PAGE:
Gross Profit Ratio | Retail | They have a range of pricing strategies like discounts and promotions. So, they might have lower profit margins, even though they sell many products. | Operating Profit Ratio, Net Profit Ratio |
Construction | The cost of goods sold can vary widely between projects, affecting the accuracy of the ratio. | ||
ROA Ratio | Service-based industries (consulting, advertising, software development) | They depend more on human capital and intangible assets (intellectual property or brand value) than physical assets. | Return on Invested Capital (ROIC) |
ROE Ratio | Technology or Pharmaceuticals | They rely heavily on intangible assets as the ratio only factors in the return on equity investment and does not consider the value of these intangible assets. | Return on Capital Employed (ROCE), Gross Profit Ratio |
Real Estate | The ratio doesn’t consider non-equity financings like mortgages and loans. | ||
Financial Sector | The ratio only looks at equity investment and doesn’t factor in how debt affects overall profitability. | The ratio doesn’t factor in how debt affects overall profitability. | |
Interest Coverage Ratio | Software | It has insignificant interest expenses due to less investment in fixed assets. | Debt-to-Equity, DSCR Ratio |
Biotechnology | They have different financing structures and may not rely on debt to pay their interest expenses. | ||
Hospitality | It has volatile revenue streams and non-interest expenses that make the ratio less relevant. | Volatile revenue streams and non-interest expenses could make this ratio less relevant. | |
Working Capital Turnover Ratio | Retail | They have significant inventory turnover, which impacts revenue more than working capital management. | Debt-to-Equity, Fixed Asset Turnover Ratio |
Biotech | They have long operating cycles and investments in R&D, and working capital is not a key revenue driver. | ||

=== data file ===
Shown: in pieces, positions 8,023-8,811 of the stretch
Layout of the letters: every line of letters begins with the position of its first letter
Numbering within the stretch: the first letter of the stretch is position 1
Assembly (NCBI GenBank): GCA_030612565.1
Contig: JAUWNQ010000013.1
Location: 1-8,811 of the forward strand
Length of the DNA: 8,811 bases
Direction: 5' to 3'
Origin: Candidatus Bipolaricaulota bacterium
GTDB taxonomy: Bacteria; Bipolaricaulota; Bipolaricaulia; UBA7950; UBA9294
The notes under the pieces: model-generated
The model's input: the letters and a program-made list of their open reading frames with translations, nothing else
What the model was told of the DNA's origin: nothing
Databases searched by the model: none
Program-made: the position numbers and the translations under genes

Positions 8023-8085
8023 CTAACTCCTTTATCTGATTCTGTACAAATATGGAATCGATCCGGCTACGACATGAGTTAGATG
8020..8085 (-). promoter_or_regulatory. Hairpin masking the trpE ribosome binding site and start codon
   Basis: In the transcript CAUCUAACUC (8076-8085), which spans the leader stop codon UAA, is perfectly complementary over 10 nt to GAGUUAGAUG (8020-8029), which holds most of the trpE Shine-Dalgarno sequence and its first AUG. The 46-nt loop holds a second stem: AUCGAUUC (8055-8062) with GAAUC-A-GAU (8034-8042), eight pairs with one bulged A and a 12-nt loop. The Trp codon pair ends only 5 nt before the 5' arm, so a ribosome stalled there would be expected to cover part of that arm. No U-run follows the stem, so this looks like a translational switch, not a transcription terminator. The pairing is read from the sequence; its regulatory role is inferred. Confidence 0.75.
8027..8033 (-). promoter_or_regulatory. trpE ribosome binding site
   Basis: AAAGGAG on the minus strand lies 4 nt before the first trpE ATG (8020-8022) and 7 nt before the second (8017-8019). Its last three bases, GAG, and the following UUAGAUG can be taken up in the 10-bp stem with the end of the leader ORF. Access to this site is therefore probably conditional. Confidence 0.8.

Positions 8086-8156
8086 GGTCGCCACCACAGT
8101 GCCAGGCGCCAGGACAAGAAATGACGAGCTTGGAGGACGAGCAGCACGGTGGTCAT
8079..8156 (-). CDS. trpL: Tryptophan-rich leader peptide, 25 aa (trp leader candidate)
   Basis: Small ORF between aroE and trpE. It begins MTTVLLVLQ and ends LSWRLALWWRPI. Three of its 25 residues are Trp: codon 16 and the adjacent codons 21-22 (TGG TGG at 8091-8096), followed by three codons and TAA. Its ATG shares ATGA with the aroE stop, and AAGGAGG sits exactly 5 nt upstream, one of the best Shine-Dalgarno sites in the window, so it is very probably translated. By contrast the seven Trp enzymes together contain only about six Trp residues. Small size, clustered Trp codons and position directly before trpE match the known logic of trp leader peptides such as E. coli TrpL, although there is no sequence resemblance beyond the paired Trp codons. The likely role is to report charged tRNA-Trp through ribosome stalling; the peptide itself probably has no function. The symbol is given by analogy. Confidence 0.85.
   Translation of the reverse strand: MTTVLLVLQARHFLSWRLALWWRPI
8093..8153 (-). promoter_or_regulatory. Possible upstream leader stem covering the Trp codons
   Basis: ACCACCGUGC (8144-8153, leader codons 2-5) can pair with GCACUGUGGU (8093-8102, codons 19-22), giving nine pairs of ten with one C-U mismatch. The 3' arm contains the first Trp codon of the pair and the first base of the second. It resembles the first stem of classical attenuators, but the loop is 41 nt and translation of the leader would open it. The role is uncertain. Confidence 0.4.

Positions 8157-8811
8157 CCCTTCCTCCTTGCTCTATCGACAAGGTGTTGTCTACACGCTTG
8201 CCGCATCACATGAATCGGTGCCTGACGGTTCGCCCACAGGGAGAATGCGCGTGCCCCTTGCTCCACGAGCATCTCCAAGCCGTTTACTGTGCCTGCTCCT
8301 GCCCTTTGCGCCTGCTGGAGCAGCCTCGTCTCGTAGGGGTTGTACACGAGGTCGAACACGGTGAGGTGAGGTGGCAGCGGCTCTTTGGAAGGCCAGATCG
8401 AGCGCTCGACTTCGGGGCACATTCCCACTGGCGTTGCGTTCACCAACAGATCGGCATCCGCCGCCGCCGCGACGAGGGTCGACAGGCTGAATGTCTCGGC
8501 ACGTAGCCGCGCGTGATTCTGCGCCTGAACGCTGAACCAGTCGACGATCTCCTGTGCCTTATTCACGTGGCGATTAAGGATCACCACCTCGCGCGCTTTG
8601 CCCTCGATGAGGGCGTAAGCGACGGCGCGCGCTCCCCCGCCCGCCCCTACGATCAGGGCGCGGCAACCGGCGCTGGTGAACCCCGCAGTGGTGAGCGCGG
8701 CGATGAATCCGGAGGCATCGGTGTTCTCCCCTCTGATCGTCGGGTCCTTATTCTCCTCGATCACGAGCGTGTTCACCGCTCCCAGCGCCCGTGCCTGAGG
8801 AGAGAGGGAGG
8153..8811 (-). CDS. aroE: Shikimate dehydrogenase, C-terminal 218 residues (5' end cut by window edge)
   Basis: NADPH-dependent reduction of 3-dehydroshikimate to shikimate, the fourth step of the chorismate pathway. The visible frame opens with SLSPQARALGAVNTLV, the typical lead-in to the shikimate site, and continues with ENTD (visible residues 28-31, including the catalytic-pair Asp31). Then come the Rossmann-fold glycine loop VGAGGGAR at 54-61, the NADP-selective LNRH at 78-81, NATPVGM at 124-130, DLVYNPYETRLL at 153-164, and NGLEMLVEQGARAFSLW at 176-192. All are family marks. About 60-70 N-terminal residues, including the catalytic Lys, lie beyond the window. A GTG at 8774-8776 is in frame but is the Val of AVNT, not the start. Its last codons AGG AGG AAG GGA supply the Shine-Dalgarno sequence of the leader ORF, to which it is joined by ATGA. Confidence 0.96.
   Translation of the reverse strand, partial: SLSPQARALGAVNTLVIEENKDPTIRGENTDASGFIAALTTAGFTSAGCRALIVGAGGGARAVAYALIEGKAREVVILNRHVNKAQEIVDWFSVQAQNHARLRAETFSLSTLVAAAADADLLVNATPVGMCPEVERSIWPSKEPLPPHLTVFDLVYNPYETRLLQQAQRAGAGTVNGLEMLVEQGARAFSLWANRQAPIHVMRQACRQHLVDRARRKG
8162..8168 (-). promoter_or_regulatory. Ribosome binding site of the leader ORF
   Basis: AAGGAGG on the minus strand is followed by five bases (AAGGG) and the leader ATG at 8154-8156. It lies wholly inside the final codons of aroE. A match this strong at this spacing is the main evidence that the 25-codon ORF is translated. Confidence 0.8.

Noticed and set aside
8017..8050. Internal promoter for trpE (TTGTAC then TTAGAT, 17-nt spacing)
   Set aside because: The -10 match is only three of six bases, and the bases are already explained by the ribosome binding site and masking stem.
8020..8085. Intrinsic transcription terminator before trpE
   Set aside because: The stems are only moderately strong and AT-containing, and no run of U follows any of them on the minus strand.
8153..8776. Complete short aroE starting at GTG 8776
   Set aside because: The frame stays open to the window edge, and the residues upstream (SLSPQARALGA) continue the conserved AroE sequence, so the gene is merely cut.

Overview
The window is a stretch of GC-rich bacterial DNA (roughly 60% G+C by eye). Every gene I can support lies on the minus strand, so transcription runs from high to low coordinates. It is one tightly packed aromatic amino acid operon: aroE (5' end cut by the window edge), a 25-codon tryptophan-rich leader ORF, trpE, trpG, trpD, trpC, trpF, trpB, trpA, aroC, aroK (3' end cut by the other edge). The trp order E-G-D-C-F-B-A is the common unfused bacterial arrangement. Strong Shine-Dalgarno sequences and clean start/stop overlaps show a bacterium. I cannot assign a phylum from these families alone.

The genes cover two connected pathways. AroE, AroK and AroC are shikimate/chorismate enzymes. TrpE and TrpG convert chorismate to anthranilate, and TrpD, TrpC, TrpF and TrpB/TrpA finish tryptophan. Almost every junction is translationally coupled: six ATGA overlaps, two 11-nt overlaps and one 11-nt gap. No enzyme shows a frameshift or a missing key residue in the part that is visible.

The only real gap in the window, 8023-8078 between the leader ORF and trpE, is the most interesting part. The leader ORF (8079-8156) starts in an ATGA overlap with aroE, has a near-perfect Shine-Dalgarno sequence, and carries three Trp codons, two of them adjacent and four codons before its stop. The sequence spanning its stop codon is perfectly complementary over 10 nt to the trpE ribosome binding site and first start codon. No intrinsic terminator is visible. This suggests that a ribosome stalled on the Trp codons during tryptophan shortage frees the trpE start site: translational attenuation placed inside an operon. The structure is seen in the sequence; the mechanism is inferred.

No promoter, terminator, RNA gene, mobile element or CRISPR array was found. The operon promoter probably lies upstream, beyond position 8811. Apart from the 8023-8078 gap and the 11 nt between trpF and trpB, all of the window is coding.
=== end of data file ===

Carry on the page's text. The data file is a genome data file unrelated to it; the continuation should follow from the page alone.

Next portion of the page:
Profit/Earnings Ratio | Oil and Gas | They have higher non-cash items like depreciation and amortization. | EBITDA Ratio, Price-to-Cash Flow Ratio |
Technology | They have more intangible assets like patents and intellectual property that affect earnings. |
Advantages & Disadvantages of Ratio Analysis
Advantages |
Disadvantages |
It gives valuable insights into the business’s financial performance. | Companies can easily manipulate financial data and generate distorted results. |
Assists firms in identifying trends & patterns in their overall financial health. | It is sometimes an issue to compare ratios across sectors and industries. |
It is a handy tool for making informed business decisions. | Business environment, needs, and changes can easily impact decisions. Thus decisions based solely on ratios might not be practical. |
Frequently Asked Questions (FAQs)
Q1. What are the limitations of ratio analysis?
Answer: While ratio analysis is a brilliant tool for analyzing and evaluating a company, it only covers the factors like liquidity, profitability, and solvency. It also gives us limited data regarding a company’s financial performance, not considering other significant elements, including managerial quality, market trends, and competitive pressures. Moreover, as every firm is distinct, comparing ratios between businesses with various business structures, strategies, and risk profiles can be deceptive.
Q2. Which tool is useful for ratio analysis?
Answer: Ratio analysis uses the financial statements of a corporation, such as the balance sheet, income statement, and cash flow statement. The information in these financial statements can help calculate several financial ratios. The calculator can be manual, or analysts can use spreadsheet software like Microsoft Excel. Alternatively, several financial analysis tools and programs can automate the ratio analysis process and visually provide the results. Tools for financial analysis include Zoho Books, Xero, QuickBooks, and more.
Q3. What is the gearing ratio?
Answer: A gearing ratio is a leverage ratio that assesses how much debt a company uses to fund its activities instead of equity. It shows how much of a company’s funding comes from creditors rather than investors.
Recommended Articles